Companies like TDK, Maxell, and 3M were once household names for the cassette tapes they made, but have struggled to remain relevant since the advent of digital media. The announcement by TDK to get back to basics with old school gear like turntables and boomboxes is not too surprising given rising consumer nostalgia, but it’s hard to say if they’re ahead of the curve or just grasping for magnetically coated plastic strips.
TDK’s global brand director sums up the impersonal nature of digital media, “People got used to digital media and the brand became less important… the perception from a consumer standpoint became ‘a DVD is a DVD,’ and a CD is a CD,” he told Variety.
Anyone who was serious about their portable music before say, 1998, will recall how different it was then. A tape wasn’t just a tape. Quality varied widely between brands and types. There were 46, 60, 90, and the epic 120 minute varieties. There were the low quality Type I’s that old people used for dictation. Type II’s were the workhorses of recorded music, and could grind away in tape decks for years before wearing out. Then there was the audiophile’s Type IV Metal, king of the cassette. You didn’t even have to look at them, you could tell which ones were Metal by feel of their weight in the dark — a handy characteristic for finding your best mix while driving, or inebriated, (or both).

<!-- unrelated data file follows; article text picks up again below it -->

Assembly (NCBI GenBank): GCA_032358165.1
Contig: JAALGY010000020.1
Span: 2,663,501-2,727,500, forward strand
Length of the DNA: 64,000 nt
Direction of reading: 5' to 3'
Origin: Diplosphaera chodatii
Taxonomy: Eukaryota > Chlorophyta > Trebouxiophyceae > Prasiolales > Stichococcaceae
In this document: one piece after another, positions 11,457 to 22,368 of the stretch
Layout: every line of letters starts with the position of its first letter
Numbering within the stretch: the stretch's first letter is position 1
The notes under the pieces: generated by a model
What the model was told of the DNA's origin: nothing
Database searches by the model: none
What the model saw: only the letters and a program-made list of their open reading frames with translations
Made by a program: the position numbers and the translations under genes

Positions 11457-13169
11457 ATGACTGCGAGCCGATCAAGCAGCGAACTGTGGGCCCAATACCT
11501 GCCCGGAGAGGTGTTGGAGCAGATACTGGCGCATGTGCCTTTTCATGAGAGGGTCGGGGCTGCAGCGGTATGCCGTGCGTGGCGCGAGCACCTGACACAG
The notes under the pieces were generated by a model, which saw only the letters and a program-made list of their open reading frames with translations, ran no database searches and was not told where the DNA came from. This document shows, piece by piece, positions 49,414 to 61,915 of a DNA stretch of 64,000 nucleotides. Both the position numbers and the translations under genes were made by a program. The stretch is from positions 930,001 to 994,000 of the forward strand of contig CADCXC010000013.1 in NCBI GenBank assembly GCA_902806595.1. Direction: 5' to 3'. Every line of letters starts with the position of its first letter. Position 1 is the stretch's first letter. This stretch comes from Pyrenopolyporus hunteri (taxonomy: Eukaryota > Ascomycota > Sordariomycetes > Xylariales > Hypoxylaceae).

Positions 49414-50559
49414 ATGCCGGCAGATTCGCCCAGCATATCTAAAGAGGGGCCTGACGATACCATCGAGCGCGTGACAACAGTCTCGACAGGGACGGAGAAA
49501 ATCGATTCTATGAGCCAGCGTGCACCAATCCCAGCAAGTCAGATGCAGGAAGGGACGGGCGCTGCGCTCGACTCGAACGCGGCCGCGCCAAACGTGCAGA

Yes, those not-so-little-anymore wonders of recordable media were once omnipresent in homes, offices, and cars, strewn about back seats from coast to coast. And long after most people stopped buying new music on cassette, favoring CD’s, they were still indispensable in their role as the all-important mix tape. Remember, you couldn’t record on CD’s for about a decade after they were introduced to the general public as a viable medium to buy music on, and then it was still years before the CD-R Writer/Reader was practical — the first ones were pieces of furniture and cost like $10,000.
Making your first mixed tape was a right of passage, even an art form for some. I used to have this sweet set up in my parent’s basement with a TV, VCR, turntable, CD player, and microphone with a nice echo, all hooked up to a dual tape deck. There was no better way to put everything cool, everything I loved into one thing, than to make a mixed tape with bits from movies and stupid commentary between carefully selected tracks. It was a real, physical experience with equipment and nobs and buttons, then shared with others. No drag and drop and done laziness. If I ever made one for you, I truly loved you. I’d trade the flash memory card (brand unknown) holding 100 albums in my Blackberry for one of those great mix tapes in a heartbeat.
Clearly, TDK has market info showing there are other consumers like me out there. “We wanted to make it the things that were really lost as digital music progressed,” he added on their planned new product line. “A social experience and an interactive experience; a tape, analog, vinyl experience.”
Though they were a close second, TDK tapes weren’t my favorite, they were Denon. Oh, I had this beautiful, all white, Type IV Metal Denon cassette that held such magic. What was your favorite mix tape?
PS. Lose your mind on this TDK ad from the 80’s.